Arid, hardscrabble landscapes could cover more than half of Earth’s land surface by 2100, a new study finds.
The expansion of drylands — fragile regions where vegetation is sparse and soil is fairly infertile — will predominantly occur in developing countries, according to new climate change simulations published October 26 in Nature Climate Change. That’s also where the greatest population growth is expected. More humans will mean a greater need for food and farming, which could further degrade and expand dryland environments, say Jianping Huang of Lanzhou University in China and colleagues.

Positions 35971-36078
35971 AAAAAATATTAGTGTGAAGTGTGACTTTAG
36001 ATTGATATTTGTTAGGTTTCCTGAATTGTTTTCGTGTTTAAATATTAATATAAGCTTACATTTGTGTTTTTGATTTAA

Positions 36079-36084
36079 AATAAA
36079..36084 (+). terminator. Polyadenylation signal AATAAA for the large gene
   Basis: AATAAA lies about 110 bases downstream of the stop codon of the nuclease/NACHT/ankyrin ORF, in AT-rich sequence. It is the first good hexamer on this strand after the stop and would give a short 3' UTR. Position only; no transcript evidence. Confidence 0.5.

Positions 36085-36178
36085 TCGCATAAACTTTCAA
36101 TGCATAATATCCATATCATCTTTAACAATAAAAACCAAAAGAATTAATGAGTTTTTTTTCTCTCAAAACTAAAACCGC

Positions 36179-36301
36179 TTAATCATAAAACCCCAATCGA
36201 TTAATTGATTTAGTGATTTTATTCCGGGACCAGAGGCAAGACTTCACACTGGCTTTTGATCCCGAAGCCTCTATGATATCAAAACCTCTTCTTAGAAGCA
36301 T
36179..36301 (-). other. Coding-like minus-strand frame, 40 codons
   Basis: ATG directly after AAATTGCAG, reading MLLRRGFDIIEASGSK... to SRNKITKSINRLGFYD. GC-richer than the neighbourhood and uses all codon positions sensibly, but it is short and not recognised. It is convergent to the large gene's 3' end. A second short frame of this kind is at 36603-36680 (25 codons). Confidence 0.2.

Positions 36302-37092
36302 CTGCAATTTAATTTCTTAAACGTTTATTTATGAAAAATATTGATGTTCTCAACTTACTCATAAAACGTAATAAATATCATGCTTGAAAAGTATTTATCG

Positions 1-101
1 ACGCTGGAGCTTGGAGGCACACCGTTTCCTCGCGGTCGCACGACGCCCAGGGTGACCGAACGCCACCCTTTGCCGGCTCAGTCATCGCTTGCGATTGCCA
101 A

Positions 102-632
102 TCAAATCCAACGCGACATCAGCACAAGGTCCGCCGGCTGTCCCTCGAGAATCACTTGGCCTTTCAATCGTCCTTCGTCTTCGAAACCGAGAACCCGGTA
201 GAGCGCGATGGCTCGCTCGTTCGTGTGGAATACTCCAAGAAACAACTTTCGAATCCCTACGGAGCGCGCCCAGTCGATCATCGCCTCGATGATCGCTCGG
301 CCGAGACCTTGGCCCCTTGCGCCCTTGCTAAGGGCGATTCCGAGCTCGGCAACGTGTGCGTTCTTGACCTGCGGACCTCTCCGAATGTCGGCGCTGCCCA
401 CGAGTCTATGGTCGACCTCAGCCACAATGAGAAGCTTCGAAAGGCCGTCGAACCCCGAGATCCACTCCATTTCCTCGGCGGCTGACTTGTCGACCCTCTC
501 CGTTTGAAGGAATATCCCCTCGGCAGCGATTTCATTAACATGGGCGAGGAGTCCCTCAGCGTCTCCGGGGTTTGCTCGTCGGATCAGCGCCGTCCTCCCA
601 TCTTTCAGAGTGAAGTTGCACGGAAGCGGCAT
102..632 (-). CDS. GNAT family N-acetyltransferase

Currently, drylands make up about 40 percent of Earth’s land surface.
Mapping a drying planet
Using new climate change simulations, researchers mapped global changes in aridity (map shows predicted change between 2071 and 2100 relative to a baseline period between 1961 and 1990, shown in gray). The greatest percentage of global land area that will become more arid is in developing nations, the simulations show (bar graph).
J. Huang et al/Nature Climate Change 2015
Editor’s Note: This story was updated October 28, 2015, to correct a typo in the deck — the climate change projection was for 2100, not 2010 — and to clarify that drylands are projected to cover more than half of Earth’s land surface, not more than half the planet.